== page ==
Shearsman and the Steel City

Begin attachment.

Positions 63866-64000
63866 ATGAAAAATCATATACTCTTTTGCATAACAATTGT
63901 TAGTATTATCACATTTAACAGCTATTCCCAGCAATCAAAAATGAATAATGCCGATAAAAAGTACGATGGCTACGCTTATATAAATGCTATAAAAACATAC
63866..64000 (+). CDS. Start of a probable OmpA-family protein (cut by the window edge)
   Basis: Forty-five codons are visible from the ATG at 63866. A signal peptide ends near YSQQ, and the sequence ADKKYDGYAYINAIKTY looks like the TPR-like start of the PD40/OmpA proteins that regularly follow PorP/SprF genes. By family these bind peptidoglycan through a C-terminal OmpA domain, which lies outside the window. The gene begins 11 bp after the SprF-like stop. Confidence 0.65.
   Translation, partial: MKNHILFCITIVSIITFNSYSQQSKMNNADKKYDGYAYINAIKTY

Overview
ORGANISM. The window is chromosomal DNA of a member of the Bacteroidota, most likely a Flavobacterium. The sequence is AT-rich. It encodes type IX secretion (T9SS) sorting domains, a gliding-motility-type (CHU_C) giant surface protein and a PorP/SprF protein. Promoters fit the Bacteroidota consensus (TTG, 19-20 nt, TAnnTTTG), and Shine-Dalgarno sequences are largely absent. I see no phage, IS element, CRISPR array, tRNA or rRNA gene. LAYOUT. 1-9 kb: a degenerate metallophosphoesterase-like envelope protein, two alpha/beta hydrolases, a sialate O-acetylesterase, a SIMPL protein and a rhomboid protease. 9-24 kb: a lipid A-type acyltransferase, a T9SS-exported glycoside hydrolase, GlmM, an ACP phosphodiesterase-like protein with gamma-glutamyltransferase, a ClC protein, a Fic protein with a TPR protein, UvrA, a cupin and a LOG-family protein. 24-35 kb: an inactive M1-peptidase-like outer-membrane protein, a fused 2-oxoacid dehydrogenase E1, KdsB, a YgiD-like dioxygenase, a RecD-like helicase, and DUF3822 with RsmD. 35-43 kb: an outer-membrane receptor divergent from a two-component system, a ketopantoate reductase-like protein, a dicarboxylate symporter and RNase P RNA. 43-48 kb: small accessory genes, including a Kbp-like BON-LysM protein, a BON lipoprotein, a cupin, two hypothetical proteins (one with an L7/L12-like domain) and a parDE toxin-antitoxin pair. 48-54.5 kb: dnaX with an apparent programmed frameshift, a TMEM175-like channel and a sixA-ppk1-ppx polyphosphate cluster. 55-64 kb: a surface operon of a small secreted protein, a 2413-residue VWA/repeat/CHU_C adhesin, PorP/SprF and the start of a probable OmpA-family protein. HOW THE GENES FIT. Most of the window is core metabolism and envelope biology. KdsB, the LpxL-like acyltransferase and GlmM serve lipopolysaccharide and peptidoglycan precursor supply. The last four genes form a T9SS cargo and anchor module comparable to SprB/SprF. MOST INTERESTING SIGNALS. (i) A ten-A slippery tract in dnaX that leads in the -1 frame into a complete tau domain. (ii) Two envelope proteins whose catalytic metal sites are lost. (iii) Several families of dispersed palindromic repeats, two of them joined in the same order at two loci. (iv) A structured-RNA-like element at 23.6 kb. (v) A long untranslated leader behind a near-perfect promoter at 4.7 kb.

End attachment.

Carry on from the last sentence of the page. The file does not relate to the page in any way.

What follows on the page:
It wasn’t until the age of twenty that literature came to play a role in my life. Ignorant of the rifts and divisions which by then (2002) had become rooted in the British poetry scene, I was free to stumble with amateurish excitement from one collection to the next, oblivious to the bitter rivalries which existed between many of the authors I read and the insulated communities which nurtured them. Rather, I was stimulated by the rhythm and musicality wrung out of something as commonplace as words; images seared up from ash! I arrived at Philip Larkin because his books were easy to get hold of in Sheffield Central Library, while at the same time selecting Poems by JH Prynne from the Bloodaxe catalogue for no other reason than his being the only title which was not accompanied by a profile shot. As far as I was concerned, both Larkin and Prynne wrote poetry, and that was that. Larkin, perhaps, was less hard to understand than Prynne; but for me poesy was there to be experienced, not understood. Slowly I began to feel my way around the contours of the poetry world, and the fissures were all too apparent and pronounced. In those days, Shearsman was one of the few magazines in which I took any interest. Although it expressed a preference for the experimental, the border, as it were, seemed wonderfully porous, and its agenda, if such a thing there was, appeared no more complicated than a desire to publish a range of poets from all over the world - a desire which extended from the magazine to the press itself. Space was reserved for the ‘experimentalist’ and the ‘traditionalist’ alike. It struck me that William Blake would have been proud; for here was a small patch of Eden where the lion and the lamb did truly lie down together. So I submitted my own poems to Shearsman. Quite rightly, they were rejected. However, in contrast to many editors, Tony always responded personally, and always in a manner that despite the rejection was nonetheless supportive. Alongside Alan Halsey and Geraldine Monk, with whom I became acquainted around this time, Tony was willing to tolerate, or overlook, my dreadful verse so as to offer words of encouragement; all three responded with a kindness that went beyond their individual duties as editors and/or poets. Eventually there was an acceptance; later one more; and later still Shearsman published my first collection, Icarus was Right! In the mess and error that go towards composing oneself, it would surely be a fool who could look back and say s/he was proud of their every act. Yet to have been a part, small though it might be, of Shearsman is indeed a source of pride for me, and it is my sincere hope not only that the press continues under the directorship of Tony Frazer for many years to come, but that others might follow his example in the century ahead.